Definition of national insurance

In addition to income tax, the self employed may be liable to pay, and employees may suffer deduction of, national insurance contributions (NIC). For employees these are payable where earnings exceed an earnings threshold which is £153 per week for 2014/15 (£149 per week previously). Earnings at or below the threshold do not attract a contribution liability, and contributions are charged at 12 percent on earnings above the threshold, up to an upper limit of £805 per week (previously £797). A further charge of 2 per cent applies to all earnings above the upper limit. If the employee is contracted out of the state earnings-related pension scheme a reduced rate of 10.6 per cent is applicable on earnings below the upper earnings limit.

Employers also pay national insurance contributions on the earnings of their employees, above the earnings threshold. The employers' rate is 13.8 per cent (with reduced rates below the upper earnings limit where the employee is contracted out). From April 2014 there will be an allowance of £2,000 per year for all businesses and charities to be offset against their employer bill from April 2014. The allowance will be claimed as part of the normal payroll process through real time information (RTI).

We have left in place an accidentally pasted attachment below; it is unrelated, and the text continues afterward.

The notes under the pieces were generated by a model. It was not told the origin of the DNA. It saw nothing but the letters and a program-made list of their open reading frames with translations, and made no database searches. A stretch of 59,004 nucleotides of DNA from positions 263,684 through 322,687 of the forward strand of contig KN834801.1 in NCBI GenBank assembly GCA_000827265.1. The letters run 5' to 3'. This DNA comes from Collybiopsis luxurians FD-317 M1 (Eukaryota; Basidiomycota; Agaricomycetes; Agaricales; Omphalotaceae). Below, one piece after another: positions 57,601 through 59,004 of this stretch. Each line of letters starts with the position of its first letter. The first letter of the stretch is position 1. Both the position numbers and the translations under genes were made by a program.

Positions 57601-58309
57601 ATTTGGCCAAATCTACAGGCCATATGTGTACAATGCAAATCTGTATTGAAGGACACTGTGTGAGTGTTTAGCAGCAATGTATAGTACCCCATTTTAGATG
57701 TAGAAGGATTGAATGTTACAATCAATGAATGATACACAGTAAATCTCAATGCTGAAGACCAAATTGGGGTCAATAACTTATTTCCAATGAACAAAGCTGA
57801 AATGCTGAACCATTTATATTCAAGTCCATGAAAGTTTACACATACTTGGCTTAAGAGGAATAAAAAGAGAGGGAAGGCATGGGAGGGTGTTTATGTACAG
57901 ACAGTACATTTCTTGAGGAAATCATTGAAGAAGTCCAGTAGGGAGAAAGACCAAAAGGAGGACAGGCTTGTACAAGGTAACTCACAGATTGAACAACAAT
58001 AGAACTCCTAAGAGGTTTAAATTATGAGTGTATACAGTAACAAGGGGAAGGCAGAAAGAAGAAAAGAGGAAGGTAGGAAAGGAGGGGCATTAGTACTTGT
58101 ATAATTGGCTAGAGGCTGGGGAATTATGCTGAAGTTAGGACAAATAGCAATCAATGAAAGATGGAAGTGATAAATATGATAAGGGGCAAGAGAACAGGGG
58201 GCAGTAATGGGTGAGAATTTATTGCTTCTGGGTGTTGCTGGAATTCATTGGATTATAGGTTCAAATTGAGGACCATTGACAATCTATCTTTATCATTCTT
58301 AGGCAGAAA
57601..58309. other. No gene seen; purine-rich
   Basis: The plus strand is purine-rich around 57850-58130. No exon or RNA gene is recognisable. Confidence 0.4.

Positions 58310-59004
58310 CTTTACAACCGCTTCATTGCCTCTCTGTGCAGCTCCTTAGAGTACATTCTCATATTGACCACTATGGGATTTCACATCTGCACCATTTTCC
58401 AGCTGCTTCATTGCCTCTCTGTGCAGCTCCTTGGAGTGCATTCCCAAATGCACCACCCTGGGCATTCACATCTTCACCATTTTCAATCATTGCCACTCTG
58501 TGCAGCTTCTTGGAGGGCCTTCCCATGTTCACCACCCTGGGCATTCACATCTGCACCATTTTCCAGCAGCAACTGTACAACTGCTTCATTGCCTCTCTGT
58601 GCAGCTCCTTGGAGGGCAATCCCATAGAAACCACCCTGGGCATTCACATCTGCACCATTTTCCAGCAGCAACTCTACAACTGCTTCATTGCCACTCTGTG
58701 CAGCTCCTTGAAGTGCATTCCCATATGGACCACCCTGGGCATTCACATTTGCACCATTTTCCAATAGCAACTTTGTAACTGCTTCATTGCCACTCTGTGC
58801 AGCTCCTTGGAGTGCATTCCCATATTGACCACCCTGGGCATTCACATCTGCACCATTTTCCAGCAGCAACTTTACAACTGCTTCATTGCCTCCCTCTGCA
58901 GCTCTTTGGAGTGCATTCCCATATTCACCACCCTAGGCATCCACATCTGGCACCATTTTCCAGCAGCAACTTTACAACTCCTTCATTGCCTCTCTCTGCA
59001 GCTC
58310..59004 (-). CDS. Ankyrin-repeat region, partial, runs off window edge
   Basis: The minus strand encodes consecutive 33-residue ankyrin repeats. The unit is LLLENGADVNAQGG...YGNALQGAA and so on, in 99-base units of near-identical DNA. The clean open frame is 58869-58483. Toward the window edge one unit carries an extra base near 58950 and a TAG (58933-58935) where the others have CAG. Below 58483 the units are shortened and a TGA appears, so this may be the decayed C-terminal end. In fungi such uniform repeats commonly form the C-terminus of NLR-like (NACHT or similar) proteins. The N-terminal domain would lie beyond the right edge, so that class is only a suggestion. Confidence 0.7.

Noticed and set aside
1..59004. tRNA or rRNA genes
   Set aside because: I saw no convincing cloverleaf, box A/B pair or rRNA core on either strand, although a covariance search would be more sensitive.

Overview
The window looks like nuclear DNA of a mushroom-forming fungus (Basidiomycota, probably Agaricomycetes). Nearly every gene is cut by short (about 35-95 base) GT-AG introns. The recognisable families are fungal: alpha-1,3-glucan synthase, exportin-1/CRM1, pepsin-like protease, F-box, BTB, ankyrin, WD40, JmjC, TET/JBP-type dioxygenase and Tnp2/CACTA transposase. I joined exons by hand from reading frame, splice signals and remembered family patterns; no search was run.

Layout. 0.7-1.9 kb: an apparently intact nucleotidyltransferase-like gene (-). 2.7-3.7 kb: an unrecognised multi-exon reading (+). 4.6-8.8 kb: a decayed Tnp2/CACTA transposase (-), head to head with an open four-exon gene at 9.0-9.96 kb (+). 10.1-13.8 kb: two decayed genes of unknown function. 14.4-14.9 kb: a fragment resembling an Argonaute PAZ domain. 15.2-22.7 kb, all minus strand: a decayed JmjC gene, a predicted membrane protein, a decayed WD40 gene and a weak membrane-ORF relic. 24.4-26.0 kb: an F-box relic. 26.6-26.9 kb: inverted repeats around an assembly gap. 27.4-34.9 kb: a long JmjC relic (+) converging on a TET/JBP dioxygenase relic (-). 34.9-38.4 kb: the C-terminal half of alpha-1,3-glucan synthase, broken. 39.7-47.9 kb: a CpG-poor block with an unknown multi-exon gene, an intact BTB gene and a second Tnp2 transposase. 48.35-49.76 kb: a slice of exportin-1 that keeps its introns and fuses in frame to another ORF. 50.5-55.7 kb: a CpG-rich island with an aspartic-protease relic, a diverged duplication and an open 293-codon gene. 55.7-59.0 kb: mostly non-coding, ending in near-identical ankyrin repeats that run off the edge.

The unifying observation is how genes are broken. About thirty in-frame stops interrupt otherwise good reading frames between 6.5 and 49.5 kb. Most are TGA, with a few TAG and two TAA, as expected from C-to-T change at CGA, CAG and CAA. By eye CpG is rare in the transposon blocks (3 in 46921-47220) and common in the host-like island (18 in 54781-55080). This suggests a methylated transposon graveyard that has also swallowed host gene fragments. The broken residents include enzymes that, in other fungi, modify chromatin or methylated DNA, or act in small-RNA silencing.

Contributions for the self-employed consist of (for 2014/15) a flat rate charge of £2.75 per week (Class 2 NIC) and a charge equal to 9 per cent of profits between the lower and upper limits of £7,956 and £41,865 plus 2 per cent of profits above the upper limit (Class 4 NIC). The Government is considering the potential integration of the operation of PAYE and NICs.[1]

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